Thursday, August 06, 2015

A Conversation with Suspense Novelist Jenny Milchman

Omnimystery News: Author Interview with Jenny Milchman

We are delighted to welcome author Jenny Milchman to Omnimystery News today.

Jenny, whose debut book Cover of Snow won the 2014 Mystery Writers of America's Mary Higgins Clark Award, has just published a new novel of psychological suspense, As Night Falls (Ballantine Books; June 2015 hardcover, audiobook and ebook formats). We recently had a chance to catch up with her to talk more about her work.

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Omnimystery News: Your books to date have all been stand-alone novels, but is there any element that ties them together?

Jenny Milchman
Photo provided courtesy of
Jenny Milchman

Jenny Milchman: Yes, there is. I'd like you to meet my series character: Wedeskyull, NY. It's a small town in the Adirondacks, somewhere in Franklin County, an always wild and sometimes terrifying land. It's true that most writers don't mean a place when they say they are writing a series, but in my case the town is a recurring character. Readers can read each of my three novels — Cover of Snow, Ruin Falls, and As Night Falls — as stand-alones. But if all three are read, they will get to see small characters from one book make bigger appearances in another and vice versa. The town is seen through the prism of many different eyes. I was inspired by Stephen King's Castle Rock as a child, and later by Louise Penny's Three Pines. I think that place or setting can be as much of a force in a novel as any character or sequence of events.

OMN: Into which fiction genre would you place your books?

JM: Syndicated reviewer Oline Cogdill coined a term for a sub-genre: family thriller. Booklist reviewer Stacy Alesi, also known as the Book Bitch, uses the description domestic suspense. Both are what I'd say I write. My novels do not feature stories writ large across a national or global stage. Instead they concern what happens to that smallest, tightest of units — the family. But in a way, what can be more universal than that? We all come from a family, we're all part of one in some way still. My novels focus on a circumstance we all can relate to. The kind of tale that could, given a slight turn of the knob, happen to us or someone we love. The stories take ordinary people and place them in an extraordinary situation. What do they do then? But the real question is, what would we do then? When I am writing a book, I feel as if I am along for this wild ride, an adventure my character must successfully complete. In her triumph over unspeakable odds, I imagine my own.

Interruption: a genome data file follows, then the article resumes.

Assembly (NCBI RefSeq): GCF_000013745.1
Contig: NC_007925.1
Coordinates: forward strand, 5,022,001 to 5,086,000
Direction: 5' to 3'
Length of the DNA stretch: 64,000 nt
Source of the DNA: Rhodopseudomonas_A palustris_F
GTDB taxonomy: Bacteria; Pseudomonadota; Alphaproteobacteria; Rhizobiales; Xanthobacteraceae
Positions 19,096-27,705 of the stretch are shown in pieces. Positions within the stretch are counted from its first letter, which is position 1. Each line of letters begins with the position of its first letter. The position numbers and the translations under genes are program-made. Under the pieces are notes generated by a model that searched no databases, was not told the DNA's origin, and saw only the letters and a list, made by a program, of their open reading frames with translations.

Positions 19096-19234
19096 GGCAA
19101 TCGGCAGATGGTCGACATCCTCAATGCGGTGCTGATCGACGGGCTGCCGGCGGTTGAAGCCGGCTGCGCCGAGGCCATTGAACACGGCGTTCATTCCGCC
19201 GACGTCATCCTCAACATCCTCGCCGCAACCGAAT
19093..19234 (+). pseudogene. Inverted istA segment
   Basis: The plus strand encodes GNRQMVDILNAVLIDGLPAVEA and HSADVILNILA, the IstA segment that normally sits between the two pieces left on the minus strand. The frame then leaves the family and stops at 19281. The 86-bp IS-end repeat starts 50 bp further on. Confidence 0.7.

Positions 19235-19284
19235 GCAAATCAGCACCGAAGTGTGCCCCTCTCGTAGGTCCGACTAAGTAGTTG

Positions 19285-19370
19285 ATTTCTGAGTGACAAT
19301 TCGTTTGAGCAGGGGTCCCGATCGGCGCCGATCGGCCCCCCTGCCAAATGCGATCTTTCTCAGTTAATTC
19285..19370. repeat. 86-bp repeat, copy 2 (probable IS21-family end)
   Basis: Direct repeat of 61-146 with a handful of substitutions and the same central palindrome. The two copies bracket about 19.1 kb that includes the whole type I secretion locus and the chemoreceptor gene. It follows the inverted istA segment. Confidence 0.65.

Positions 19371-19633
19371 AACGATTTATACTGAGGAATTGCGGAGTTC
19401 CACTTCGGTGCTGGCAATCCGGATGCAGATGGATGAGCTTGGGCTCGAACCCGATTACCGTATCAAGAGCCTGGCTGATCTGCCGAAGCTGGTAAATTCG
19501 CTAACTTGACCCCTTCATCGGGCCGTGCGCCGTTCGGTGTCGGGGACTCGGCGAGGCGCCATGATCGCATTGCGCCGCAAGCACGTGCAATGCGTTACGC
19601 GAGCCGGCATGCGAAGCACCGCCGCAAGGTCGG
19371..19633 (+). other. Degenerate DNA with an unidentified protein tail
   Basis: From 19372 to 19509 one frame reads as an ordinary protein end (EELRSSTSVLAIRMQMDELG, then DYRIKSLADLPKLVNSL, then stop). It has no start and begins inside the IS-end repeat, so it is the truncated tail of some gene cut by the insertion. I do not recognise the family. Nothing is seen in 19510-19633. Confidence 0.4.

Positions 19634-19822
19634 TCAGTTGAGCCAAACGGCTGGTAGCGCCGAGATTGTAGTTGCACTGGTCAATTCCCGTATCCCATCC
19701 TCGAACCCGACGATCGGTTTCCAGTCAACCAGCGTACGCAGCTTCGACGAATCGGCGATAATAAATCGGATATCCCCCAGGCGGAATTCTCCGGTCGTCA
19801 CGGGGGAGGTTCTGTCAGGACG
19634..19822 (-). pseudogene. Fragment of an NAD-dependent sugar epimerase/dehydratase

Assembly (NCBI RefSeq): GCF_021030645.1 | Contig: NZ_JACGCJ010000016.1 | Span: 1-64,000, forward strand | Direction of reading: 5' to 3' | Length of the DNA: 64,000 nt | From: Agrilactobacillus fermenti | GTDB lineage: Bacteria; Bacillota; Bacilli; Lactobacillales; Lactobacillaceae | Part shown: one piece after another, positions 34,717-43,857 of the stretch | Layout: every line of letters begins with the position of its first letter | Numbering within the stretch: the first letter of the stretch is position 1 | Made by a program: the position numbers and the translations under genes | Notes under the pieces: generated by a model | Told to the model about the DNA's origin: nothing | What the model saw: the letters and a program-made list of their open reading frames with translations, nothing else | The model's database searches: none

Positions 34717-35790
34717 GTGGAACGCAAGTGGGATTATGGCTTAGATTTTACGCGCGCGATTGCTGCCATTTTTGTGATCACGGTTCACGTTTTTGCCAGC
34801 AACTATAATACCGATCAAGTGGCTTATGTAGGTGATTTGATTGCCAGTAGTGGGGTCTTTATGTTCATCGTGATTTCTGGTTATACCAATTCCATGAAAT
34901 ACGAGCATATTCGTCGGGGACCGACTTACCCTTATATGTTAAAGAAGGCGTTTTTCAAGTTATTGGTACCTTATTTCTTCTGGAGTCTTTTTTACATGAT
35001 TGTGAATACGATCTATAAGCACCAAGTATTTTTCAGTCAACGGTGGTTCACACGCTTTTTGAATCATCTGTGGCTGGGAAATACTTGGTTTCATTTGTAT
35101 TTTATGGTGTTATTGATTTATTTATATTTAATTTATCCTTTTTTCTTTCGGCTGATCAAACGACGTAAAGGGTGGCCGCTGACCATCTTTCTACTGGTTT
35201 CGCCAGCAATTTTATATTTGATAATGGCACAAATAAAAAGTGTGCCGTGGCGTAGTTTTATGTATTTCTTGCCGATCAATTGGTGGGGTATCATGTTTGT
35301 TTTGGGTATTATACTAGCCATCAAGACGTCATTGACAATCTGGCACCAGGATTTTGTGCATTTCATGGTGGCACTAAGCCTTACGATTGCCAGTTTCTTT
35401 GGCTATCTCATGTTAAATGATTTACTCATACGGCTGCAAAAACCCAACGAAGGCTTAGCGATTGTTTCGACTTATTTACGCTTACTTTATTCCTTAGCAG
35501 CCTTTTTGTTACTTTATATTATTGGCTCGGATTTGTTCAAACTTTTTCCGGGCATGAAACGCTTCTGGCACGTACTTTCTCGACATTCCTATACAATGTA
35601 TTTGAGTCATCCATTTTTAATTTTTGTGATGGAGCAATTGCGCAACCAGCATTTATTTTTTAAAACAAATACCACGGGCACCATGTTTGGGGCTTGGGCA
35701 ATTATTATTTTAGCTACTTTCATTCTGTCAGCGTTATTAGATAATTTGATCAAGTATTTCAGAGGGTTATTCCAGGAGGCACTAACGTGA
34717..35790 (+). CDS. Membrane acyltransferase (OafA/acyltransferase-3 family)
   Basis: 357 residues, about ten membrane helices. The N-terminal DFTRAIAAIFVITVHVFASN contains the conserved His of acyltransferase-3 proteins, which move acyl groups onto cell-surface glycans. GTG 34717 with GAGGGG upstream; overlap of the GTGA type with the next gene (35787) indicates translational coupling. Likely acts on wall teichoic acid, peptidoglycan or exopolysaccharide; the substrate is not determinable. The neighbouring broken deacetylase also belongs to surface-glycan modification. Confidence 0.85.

OMN: How would you tweet a summary of As Night Falls?

JM: When two convicts enter a remote mountain home, Sandy Tremont risks losing her family or revealing a secret she's always kept...from herself.

OMN: Describe your writing process for us.

JM: For me writing a first draft is like jumping into a river and being carried along for a wet and wonderful ride. Conversely, revising that same novel is like boxing my way out of a concrete pen. I usually start off with a character in a disastrous situation. A woman wakes up and finds her police detective husband missing from their bed — Cover of Snow. On a long awaited family vacation, a woman's husband takes off with their kids — Ruin Falls. Two convicts break into a woman's home forcing her to reveal something she never had the strength to face — As Night Falls. I let the situation unfold, so that events string themselves along like beads on a necklace, much as they would in real life. And therein lies the rub. Because if the novel feels that true to life, it's awfully hard to reimagine it. When revising, I often find myself saying things like, "But it just happened that way! What do you mean it has to be changed?" And yet my editors, agent, and trusty readers are nearly always right. The changes have to be made, and I'm always glad that they were. But there's nothing like that first rollicking splash down the river.

OMN: How do you go about researching the plot points of your stories?